Despite the rampant success of books like Mari Kondo’s The Life-Changing Magic of Tidying Up, intellectual circles tend to look down on anything that sells itself as self-help. And yet, in a certain light, the most original form of self-help might actually be philosophy—an older and more respected genre, even, than the novel. So this week, we’re going back to the past and asking that old chestnut: what is a meaningful life? The Stoics are awfully popular these days, but the philosopher Catherine Wilson joins us this episode to pitch a different kind of Greek: Epicurus, whose teachings live on most fully in Lucretius’s On the Nature of Things. For a few centuries, Epicurus was wrongly remembered as the patron saint of whoremongers and drunkards, but he really wasn’t: his philosophy is rich with theories of justice, empiricism, pleasure, prudence, and equality (Epicurus, unlike the Stoics, welcomed women and slaves into his school). Epicureanism advocated for a simple life, something that appeals to more and more people today with the return to artisan crafts, self-sufficiency, and, yes, the KonMari method.
Go beyond the episode:
- Catherine Wilson’s How to Be an Epicurean
- Read A. E. Stallings’s recent translation of Lucretius’s On the Nature of Things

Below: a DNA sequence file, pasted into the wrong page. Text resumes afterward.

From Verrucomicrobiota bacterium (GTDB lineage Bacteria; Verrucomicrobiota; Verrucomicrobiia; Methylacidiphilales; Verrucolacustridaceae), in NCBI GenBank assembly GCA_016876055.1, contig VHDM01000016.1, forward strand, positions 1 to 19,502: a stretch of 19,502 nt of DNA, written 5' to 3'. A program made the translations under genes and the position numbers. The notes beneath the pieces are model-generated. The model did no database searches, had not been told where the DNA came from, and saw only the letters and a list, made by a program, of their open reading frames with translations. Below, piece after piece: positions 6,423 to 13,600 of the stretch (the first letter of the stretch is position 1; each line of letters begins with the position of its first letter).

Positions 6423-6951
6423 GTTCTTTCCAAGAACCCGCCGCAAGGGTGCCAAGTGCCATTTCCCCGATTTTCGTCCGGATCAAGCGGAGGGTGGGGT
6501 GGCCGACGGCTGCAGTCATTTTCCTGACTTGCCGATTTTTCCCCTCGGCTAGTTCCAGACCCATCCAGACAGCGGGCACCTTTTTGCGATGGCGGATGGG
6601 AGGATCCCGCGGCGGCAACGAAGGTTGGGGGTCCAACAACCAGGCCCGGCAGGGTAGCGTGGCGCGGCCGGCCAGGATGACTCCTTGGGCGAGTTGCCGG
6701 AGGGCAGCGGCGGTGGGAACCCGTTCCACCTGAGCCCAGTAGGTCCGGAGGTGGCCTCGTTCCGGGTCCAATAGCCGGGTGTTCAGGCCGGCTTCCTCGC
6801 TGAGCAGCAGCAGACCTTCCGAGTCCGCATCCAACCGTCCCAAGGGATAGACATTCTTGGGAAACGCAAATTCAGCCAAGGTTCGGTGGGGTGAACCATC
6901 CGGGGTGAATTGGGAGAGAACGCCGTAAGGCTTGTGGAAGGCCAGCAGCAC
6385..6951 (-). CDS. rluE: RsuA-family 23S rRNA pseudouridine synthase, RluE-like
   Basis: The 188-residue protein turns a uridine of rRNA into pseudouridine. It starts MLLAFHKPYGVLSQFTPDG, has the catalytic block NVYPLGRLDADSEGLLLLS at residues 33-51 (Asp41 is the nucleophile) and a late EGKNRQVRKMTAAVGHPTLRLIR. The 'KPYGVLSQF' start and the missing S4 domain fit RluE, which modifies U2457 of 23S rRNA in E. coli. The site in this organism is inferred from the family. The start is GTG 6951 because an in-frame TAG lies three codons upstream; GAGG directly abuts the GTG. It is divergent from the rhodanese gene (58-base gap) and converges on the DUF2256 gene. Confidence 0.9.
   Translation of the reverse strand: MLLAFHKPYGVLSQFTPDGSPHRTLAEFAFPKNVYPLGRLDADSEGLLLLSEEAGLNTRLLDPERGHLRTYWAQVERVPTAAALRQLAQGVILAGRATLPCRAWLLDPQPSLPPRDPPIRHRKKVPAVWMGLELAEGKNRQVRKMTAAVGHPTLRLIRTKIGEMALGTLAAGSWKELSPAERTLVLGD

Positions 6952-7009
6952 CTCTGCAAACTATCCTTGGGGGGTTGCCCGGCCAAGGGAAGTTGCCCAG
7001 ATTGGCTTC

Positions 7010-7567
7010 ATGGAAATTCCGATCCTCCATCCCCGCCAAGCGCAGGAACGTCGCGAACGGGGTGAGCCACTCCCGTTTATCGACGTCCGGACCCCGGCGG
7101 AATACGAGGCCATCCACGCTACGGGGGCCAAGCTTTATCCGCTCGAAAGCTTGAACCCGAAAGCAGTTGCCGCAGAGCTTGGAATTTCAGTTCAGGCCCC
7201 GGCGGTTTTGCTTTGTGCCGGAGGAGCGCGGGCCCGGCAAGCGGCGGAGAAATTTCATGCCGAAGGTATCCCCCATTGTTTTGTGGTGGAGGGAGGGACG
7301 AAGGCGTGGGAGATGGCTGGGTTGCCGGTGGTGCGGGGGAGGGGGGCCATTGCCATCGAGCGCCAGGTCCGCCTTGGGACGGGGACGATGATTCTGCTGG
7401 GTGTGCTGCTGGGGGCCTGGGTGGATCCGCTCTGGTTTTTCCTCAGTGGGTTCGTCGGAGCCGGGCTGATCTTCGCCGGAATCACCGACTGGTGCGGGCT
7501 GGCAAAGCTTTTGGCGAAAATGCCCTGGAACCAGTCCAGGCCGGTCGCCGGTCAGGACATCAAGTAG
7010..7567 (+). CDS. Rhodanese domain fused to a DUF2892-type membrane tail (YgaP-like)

- Or read Karl Marx’s university thesis on Epicurus, “The Difference Between the Democritean and Epicurean Philosophy of Nature”
Tune in every week to catch interviews with the liveliest voices from literature, the arts, sciences, history, and public affairs; reports on cutting-edge works in progress; long-form narratives; and compelling excerpts from new books. Hosted by Stephanie Bastek. Follow us on Twitter @TheAmScho or on Facebook.
Download the audio here (right click to “save link as …”)
Have suggestions for projects you’d like us to catch up on, or writers you want to hear from? Send us a note: podcast [at] theamericanscholar [dot] org. And rate us on iTunes! Our theme music was composed by Nathan Prillaman.
Permission required for reprinting, reproducing, or other uses.